- Oct 25, 2017
Here's that austerity you voted for Alberta. Enjoy!
Alberta needs to take ‘bold action’ in order to balance provincial budget, review says
Alberta needs to consider drastic spending cuts, including lower wages for public servants, fewer doctors and the closing of hospitals and universities if it wants to bring its budget back to balance, a review commissioned by Premier Jason Kenney has concluded.
The United Conservative government has not accepted the roadmap from the panel on Alberta’s finances headed by former Saskatchewan finance minister Janice MacKinnon, and some of its recommendations could be at odds with Mr. Kenney’s promises to maintain spending on health and education at current levels.
Finance Minister Travis Toews said the report is guiding his thinking for the government’s first budget, expected in late October. However, Ms. MacKinnon said “difficult choices and bold action” are needed to tackle a deficit expected to reach nearly $8-billion this year.
“We found that without bold change, Albertans face a future of rising deficits and debt with more and more tax dollars going to interest rather than programs. Delay will only worsen the problem,” she told reporters on Tuesday morning in Calgary as the report was released.
The panel was not permitted to consider whether provincial taxes should be increased to deal with budgetary shortfalls. Alberta has the lowest level of revenue per capita of any province, and does not collect a provincial sales tax. Mr. Kenney’s government cut corporate taxes earlier this summer, a move expected to add billions to the province’s deficits over the next four years.
“This is a clear case for change," Mr. Toews said Tuesday, as he shared the stage in a government building with Ms. MacKinnon. "We must bring our spending in line with other provinces over time.”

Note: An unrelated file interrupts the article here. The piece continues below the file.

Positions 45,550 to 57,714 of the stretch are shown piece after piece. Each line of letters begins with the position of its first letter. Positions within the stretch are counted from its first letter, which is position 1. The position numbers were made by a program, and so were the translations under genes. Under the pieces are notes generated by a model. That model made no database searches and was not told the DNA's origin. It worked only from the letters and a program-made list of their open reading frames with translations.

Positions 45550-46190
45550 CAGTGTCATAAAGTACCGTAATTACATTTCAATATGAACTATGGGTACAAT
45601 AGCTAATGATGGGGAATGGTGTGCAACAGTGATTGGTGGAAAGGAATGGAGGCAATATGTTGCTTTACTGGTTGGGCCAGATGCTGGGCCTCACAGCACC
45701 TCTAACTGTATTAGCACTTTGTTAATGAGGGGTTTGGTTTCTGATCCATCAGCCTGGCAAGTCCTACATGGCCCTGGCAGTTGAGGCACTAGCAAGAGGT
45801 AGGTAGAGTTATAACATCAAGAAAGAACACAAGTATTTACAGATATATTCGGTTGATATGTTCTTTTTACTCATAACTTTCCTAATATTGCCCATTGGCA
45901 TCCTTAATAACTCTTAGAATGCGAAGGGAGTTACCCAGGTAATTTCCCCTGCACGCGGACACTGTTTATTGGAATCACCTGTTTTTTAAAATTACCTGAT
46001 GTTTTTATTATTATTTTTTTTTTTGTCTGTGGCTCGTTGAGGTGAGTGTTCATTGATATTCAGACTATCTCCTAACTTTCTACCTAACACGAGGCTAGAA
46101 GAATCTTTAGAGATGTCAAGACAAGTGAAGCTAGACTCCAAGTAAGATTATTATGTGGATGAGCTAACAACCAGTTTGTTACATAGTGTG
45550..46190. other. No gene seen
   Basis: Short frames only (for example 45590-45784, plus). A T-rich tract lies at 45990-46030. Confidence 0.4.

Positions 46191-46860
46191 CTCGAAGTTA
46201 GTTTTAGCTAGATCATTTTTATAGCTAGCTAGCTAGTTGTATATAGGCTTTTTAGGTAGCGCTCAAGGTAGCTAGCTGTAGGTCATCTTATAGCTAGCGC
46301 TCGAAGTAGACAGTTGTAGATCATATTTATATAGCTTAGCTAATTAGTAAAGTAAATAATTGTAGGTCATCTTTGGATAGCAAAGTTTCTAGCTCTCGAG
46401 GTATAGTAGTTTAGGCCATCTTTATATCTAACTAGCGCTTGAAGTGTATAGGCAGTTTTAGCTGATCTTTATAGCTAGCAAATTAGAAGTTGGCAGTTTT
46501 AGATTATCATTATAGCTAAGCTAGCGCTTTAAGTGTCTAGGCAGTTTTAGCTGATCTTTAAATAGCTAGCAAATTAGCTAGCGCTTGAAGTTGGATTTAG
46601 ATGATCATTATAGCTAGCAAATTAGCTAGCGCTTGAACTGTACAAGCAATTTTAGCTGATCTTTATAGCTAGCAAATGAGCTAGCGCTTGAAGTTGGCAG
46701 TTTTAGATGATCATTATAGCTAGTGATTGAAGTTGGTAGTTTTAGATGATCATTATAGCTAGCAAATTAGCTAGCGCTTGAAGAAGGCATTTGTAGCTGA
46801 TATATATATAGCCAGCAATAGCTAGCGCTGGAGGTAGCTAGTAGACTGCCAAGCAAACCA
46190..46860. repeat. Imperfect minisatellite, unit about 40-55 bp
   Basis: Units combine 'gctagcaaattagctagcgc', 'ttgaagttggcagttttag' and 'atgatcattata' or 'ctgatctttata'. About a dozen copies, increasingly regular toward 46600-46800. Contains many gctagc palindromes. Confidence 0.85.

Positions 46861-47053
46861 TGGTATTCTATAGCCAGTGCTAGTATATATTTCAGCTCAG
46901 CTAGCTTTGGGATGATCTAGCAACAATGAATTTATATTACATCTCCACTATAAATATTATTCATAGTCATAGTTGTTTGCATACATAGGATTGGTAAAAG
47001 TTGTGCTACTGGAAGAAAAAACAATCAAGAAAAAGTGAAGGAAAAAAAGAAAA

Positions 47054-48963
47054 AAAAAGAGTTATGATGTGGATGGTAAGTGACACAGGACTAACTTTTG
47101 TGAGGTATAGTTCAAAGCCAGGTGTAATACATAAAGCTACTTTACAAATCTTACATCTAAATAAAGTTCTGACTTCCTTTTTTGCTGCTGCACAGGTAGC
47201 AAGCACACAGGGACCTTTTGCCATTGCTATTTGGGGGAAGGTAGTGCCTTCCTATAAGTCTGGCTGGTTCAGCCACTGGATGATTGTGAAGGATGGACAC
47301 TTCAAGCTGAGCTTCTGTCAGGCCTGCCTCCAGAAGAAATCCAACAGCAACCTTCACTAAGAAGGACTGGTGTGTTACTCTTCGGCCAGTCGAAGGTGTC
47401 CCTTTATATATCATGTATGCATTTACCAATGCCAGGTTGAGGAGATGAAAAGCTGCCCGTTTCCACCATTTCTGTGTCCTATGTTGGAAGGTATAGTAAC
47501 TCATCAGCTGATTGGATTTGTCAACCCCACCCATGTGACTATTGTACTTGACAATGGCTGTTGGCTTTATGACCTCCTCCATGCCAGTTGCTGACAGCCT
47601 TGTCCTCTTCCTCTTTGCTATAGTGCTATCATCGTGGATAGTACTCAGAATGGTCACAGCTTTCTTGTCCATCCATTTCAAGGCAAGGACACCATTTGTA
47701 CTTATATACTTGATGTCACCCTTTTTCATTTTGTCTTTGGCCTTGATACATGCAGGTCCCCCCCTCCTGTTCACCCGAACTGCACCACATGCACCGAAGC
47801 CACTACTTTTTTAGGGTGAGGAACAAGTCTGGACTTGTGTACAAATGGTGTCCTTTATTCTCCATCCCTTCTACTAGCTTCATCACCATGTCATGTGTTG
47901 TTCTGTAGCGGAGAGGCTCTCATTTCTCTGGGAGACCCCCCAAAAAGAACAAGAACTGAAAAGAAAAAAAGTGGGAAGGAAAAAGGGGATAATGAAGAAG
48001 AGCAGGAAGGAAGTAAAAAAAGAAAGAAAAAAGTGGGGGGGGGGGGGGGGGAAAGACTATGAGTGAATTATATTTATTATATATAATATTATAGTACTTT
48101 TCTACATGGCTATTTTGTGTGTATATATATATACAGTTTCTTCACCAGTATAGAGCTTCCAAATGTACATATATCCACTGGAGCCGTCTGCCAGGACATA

Asked why Ms. MacKinnon’s panel could not look at tax levels, the Finance Minister said there was no interest in Alberta to increase taxes. “We don’t have a revenue problem folks, we have a spending problem,” he said.
Ms. MacKinnon agreed and said higher taxes wouldn’t solve Alberta’s financial problems. “There is no evidence here to support the idea that Alberta is a province that should be raising taxes, not a shred of evidence,” Ms. MacKinnon said.
The 82-page report did call on the province to stop depending on windfalls during oil booms to patch up its finances.
The panel said Alberta’s expenditures would drop by $10.4-billion annually if the province spent the same amount of money on each of its citizens as the governments of Ontario, British Columbia or Quebec.
University of Calgary economist Trevor Tombe said the panel’s numbers are mathematically sound, but the prognosis isn’t correct.
“The minister is wrong, we do have a revenue problem,” he said. “As much as we like to say Alberta has a spending problem or a revenue problem, we have both problems.”
While cutting spending to the level of other provinces would turn Alberta’s deficit into a surplus, so would adopting other province’s tax levels, he said. Taxing at the same level as B.C., where the economy has consistently outperformed that of its neighbour in recent years, would bring in an additional $11.2-billion annually, Prof. Tombe said.
While the report didn’t identify specific cuts, it indicated Mr. Kenney should consider closing some smaller universities and hospitals. Fewer services provided by fewer public servants, hikes to tuition and more private health-care options would help reduce the deficit, Ms. MacKinnon said.
Spending restraint, including reducing Alberta’s public sector wages from the highest in Canada to the same as other provinces, could lead to labour strife, said Duane Bratt, a political science professor at Calgary’s Mount Royal University.
“It’s seems clear that there are going to be legislated wage cuts,” he said. "There are references in the document to back-to-work legislation, which tells me that they are anticipating job action. I think they are gearing up for a fight.”
Gil McGowan, the president of the Alberta Federation of Labour, warned that the report’s recommendations would lead to deep cuts in education and health care. “It is an attack on our public services, our children’s education and jeopardizes the future of all working Albertans,” he said in a statement.